This Mediterranean diet study was hugely impactful. The science has fallen apart. (vox.com)

Nutrition and healthy eating (mayoclinic.org)
July 23, 2019
Our Food Is Killing Too Many of Us (The New York Times)
August 30, 2019

The million-dollar question in nutrition science is this: What should we eat to live a long and healthy life?

Researchers’ answers to this question have often been contradictory and confusing. But in recent decades, one diet has attracted the lion’s share of research dollars and public attention: the Mediterranean way of eating. And in 2013, its scientific cred was secured with PREDIMED, one of the most important recent diet studies published.

The study’s delicious conclusion was that eating as the Spanish, Italian, and Greeks do — dousing food in olive oil and loading up on fish, nuts, and fresh produce — cuts cardiovascular disease risk by a third. As Stanford University health researcher (and nutrition science critic) John Ioannidis put it: “It was the best. The best of the best.”

Not anymore. Last June, the prestigious New England Journal of Medicine pulled the original paper from the record, issuing a rare retraction. It also republished a new version of PREDIMED, based on a reanalysis of the data that accounted for the missteps.

PREDIMED was supposed to be an example of scientific excellence in a field filled with conflicted and flawed studies. Yet it now appears to be horribly flawed.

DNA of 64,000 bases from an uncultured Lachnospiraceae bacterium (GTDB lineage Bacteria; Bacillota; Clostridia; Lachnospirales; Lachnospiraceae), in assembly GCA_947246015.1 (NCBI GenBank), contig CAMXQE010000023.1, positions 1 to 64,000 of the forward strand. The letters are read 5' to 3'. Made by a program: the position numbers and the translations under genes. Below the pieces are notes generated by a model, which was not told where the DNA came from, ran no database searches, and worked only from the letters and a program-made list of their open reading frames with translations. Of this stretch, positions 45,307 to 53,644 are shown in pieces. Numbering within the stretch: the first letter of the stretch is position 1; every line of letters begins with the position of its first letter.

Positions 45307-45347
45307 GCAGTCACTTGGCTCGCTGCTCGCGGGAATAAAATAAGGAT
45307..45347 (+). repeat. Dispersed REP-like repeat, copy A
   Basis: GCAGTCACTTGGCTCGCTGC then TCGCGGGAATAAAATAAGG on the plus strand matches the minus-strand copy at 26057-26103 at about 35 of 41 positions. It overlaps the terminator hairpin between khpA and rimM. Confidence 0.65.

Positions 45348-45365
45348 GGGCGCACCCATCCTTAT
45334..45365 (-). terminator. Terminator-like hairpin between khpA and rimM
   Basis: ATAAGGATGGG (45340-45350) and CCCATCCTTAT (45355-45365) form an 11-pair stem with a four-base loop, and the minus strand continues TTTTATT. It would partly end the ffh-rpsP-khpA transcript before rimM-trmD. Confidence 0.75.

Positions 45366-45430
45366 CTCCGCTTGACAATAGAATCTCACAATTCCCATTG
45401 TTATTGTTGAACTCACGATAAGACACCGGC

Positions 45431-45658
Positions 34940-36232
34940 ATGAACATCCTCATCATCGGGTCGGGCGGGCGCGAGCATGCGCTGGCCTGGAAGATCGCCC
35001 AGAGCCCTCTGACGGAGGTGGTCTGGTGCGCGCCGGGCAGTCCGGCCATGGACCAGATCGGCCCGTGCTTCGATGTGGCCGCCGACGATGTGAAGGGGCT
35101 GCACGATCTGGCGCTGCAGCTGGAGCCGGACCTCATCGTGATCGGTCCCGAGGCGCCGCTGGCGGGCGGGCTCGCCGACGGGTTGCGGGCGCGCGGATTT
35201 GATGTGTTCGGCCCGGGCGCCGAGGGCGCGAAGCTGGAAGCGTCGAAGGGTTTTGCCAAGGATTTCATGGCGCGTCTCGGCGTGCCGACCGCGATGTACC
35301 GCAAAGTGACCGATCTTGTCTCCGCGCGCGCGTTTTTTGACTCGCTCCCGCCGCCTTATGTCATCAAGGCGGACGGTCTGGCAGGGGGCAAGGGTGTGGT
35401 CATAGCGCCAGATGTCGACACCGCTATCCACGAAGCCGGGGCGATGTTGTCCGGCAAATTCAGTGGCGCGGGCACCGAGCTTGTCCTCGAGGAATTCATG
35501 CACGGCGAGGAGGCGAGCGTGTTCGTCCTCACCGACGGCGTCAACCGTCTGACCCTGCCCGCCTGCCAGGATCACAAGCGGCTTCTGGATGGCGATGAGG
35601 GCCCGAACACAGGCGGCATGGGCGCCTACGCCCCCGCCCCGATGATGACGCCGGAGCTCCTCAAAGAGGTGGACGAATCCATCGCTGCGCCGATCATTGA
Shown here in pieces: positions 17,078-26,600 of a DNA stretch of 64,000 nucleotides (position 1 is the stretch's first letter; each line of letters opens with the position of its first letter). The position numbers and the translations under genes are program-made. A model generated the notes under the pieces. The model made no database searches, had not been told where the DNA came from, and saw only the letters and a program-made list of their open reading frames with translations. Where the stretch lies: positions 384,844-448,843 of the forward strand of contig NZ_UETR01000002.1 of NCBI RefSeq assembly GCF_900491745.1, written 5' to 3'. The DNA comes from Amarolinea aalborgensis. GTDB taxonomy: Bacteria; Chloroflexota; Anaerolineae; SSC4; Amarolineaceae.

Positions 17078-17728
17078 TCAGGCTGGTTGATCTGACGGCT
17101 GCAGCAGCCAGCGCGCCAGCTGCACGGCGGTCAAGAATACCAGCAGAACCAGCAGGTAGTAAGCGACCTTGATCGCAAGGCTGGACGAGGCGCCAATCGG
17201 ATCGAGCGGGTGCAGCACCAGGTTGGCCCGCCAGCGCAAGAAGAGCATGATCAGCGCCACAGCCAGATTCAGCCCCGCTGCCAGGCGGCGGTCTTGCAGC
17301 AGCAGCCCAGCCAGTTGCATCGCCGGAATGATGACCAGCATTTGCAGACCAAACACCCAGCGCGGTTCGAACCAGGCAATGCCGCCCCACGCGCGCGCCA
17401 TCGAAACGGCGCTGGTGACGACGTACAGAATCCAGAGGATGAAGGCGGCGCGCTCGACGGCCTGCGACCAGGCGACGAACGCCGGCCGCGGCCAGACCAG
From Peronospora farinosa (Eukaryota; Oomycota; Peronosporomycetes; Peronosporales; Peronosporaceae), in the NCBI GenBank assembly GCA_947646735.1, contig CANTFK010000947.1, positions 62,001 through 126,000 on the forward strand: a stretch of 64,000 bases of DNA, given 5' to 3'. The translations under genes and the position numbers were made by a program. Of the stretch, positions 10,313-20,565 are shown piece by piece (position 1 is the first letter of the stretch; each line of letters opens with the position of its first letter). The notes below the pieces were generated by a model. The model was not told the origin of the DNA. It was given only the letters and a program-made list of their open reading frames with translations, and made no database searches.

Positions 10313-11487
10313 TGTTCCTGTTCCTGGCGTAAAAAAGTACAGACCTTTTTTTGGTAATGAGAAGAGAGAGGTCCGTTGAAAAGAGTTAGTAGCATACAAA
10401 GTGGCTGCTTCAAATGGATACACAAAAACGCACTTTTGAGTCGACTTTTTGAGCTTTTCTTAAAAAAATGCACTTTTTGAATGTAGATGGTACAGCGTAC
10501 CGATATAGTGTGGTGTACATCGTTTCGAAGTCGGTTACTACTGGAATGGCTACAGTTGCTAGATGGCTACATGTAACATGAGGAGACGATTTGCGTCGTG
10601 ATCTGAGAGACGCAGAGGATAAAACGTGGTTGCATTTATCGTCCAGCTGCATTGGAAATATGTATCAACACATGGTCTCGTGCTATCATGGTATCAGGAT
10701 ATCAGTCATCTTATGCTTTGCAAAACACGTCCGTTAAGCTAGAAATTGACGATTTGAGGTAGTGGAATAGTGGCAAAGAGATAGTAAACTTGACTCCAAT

At first, I thought this could be the beginning of the end of nutrition science. There have been too many poorly executed and disappointing studies over the years, too many research dollars wasted. (We’ve also learned about industry influence in the National Institutes of Health’s alcohol studies, and infighting that brought down what was supposed to be the “Manhattan Project for nutrition.”)

But after spending several days talking with some of the brightest minds in nutrition research and epidemiology, I now feel the PREDIMED retraction is actually cause for hope — maybe even a new beginning for the field.

Yes, studies with big flaws pass peer review and make it into high-impact journals, but the record can eventually be corrected because of skeptical researchers questioning things. It’s science working as it should, and the PREDIMED takedown is a wonderful example of that. This process should bring us a step closer to what really matters: informing people who want to know how to eat for a healthy life.

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